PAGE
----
Truth in Sentencing Act Fails Again

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For the second time this year, courts have found fatal flaws in sections of the federal Truth in Sentencing Act.  In April the Supreme Court of Canada ruled that judges could give 1.5 days credit for every day an offender spends in pre-trial custody when determining a sentence, despite the Act’s requirement that only one […]

Bench Press 39-1: The Facebook Factor

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A Nova Scotia judge has ruled that a plaintiff’s Facebook usage history data can be accessed by a lawyer defending a personal injury claim.  The lawyer was seeking the data under the disclosure of documents rule in the Nova Scotia Civil Procedure Rules.  The Plaintiff was alleging that her ability to concentrate was diminished by […]

Bench Press 38-6: Limits to “Mr. Big” Stings

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Police in Newfoundland suspected that Nelson Hart deliberately drowned his twin daughters but had no proof.  They began an elaborate hoax to recruit Mr. Hart into a fictitious crime ring. After about 15 months of activity, it culminated in a meeting with “Mr. Big” who was presented as the head of the crime ring.  Mr. […]

Bench Press 38-6: A Bride’s Worst Nightmare!

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Melanie Johnson arranged for a Calgary designer and tailor to make four bridesmaid dresses, a flower girl’s dress and a wedding veil for her October 2011 wedding, and to make alterations to her wedding dress.  As the wedding approached, the emails and text messages began to fly.  The bride received her wedding dress two days […]

Bench Press 38-6: Court Decision an “Earthquake”

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Both the land and the legal landscape underwent a transformation recently as a result of a Supreme Court of Canada decision.  The Court ruled for the first time that an Aboriginal nation has title to a remote piece of beautiful land in British Columbia.  The Court wrote: “The nature of Aboriginal Title is that it […]

Bench Press 38-5: Habeas Corpus in Modern Times

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The Supreme Court of Canada has ruled unanimously in favour of a federal penitentiary prisoner who challenged a prison warden’s decision to transfer him from medium to maximum security. Gurkipal Khela used the ancient writ of Habeas Corpus: the right to go before a court to challenge his or her detention.  The Supreme Court stated […]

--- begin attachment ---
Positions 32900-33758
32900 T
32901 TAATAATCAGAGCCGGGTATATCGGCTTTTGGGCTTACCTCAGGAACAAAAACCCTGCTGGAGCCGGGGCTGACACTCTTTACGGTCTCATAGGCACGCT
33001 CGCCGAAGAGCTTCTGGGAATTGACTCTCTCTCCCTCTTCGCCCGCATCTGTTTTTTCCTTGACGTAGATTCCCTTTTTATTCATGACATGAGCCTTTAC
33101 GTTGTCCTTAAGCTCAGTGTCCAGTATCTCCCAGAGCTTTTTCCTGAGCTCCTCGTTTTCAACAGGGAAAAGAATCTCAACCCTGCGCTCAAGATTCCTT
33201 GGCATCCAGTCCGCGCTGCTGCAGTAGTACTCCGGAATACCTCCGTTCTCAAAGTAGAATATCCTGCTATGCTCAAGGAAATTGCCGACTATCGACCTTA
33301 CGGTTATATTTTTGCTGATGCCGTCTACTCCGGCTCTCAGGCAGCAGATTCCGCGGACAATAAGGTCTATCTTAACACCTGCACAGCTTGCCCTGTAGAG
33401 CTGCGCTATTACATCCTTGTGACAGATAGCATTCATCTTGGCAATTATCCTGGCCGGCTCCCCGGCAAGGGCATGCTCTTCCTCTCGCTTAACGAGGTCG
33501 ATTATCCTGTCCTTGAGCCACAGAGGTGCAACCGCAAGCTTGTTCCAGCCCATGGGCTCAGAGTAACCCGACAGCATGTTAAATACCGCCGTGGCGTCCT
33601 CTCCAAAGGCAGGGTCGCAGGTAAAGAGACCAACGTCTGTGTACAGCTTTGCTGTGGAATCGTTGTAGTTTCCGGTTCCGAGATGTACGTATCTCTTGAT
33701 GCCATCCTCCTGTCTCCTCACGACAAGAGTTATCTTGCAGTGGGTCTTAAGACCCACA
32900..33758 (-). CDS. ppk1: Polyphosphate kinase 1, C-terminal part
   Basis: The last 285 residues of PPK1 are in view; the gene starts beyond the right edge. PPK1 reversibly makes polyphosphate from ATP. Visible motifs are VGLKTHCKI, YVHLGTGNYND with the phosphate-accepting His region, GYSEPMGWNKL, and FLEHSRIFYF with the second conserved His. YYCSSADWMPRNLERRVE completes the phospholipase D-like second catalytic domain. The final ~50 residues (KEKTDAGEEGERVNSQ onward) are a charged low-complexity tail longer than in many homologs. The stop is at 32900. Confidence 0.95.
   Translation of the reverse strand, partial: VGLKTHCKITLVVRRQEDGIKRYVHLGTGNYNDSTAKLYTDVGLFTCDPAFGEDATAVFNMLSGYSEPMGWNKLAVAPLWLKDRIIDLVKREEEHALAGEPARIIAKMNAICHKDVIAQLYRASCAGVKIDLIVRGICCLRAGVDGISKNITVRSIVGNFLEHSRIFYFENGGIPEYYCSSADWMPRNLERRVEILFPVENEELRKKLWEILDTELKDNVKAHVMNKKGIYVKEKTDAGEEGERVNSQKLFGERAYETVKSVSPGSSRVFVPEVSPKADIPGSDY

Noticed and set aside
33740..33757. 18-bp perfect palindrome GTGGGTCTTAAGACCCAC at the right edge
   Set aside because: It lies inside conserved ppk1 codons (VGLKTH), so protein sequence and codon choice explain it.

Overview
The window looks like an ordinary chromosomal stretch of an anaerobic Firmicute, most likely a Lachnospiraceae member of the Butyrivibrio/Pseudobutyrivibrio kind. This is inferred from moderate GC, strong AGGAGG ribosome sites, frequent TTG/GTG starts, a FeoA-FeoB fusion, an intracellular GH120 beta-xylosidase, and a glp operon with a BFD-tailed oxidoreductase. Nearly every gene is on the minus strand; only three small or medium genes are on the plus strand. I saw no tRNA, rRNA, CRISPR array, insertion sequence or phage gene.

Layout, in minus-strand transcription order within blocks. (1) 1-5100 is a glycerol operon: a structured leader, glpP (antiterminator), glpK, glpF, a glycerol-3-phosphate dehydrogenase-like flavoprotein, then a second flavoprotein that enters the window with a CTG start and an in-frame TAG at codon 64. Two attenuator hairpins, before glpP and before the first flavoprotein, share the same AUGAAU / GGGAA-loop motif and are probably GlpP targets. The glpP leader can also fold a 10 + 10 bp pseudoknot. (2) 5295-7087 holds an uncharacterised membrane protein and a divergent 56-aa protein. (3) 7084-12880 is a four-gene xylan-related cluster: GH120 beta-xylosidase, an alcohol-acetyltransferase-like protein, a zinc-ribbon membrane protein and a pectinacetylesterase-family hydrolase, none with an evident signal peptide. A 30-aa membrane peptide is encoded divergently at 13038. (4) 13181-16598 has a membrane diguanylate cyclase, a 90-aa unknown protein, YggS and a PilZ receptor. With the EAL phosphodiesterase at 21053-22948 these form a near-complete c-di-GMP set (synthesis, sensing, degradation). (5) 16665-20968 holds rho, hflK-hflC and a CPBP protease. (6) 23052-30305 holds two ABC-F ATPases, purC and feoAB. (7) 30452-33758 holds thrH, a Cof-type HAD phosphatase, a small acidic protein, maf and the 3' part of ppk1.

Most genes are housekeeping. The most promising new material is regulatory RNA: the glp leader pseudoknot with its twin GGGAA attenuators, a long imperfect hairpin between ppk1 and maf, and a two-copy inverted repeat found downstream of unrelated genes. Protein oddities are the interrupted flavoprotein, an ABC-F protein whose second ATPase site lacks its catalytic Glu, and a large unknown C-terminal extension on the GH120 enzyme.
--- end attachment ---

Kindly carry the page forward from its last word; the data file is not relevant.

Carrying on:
Bench Press 38-5: Shakespeare in Court

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An Ottawa judge quoted Shakespeare when sentencing a 69-year-old sex offender recently.  The offender had assaulted his neighbour in her home after taking her out for a birthday dinner.  The Judge referenced Act 1 Scene VII of MacBeth: “He’s here in double trust. First, I am his kinsman and his subject, strong both against the […]

Bench Press 38-5: Some Bones to Pick

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Poor Richard III!  Shakespeare’s play portrays him as a villain and a murderer. Killed in battle 500 years ago, his remains were discovered in 2012 under a parking lot in Leister, England.  Another battle ensued about where to bury him. The Government had granted a burial license to the City of Leister, which planned to […]

Bench Press 38-5: Justice is Blind

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The Alberta Court of Appeal recently faced an interesting dilemma when pondering how to sentence a legally blind man.  The accused had been found guilty of sexual assault. He was legally blind and had used a guide dog since he was 17.  The trial judge feared for his safety in prison and worried that time […]

Bench Press 38-5: Balancing Work and Family

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Fiona Johnstone began a long odyssey through Canadian courts when she encountered difficulties in finding childcare for her two toddlers so that she could continue to work for Canada Border Services. A childcare expert testified that Ms Johnstone faced a very difficult work environment: different shifts at different times and different days including weekends, overtime, […]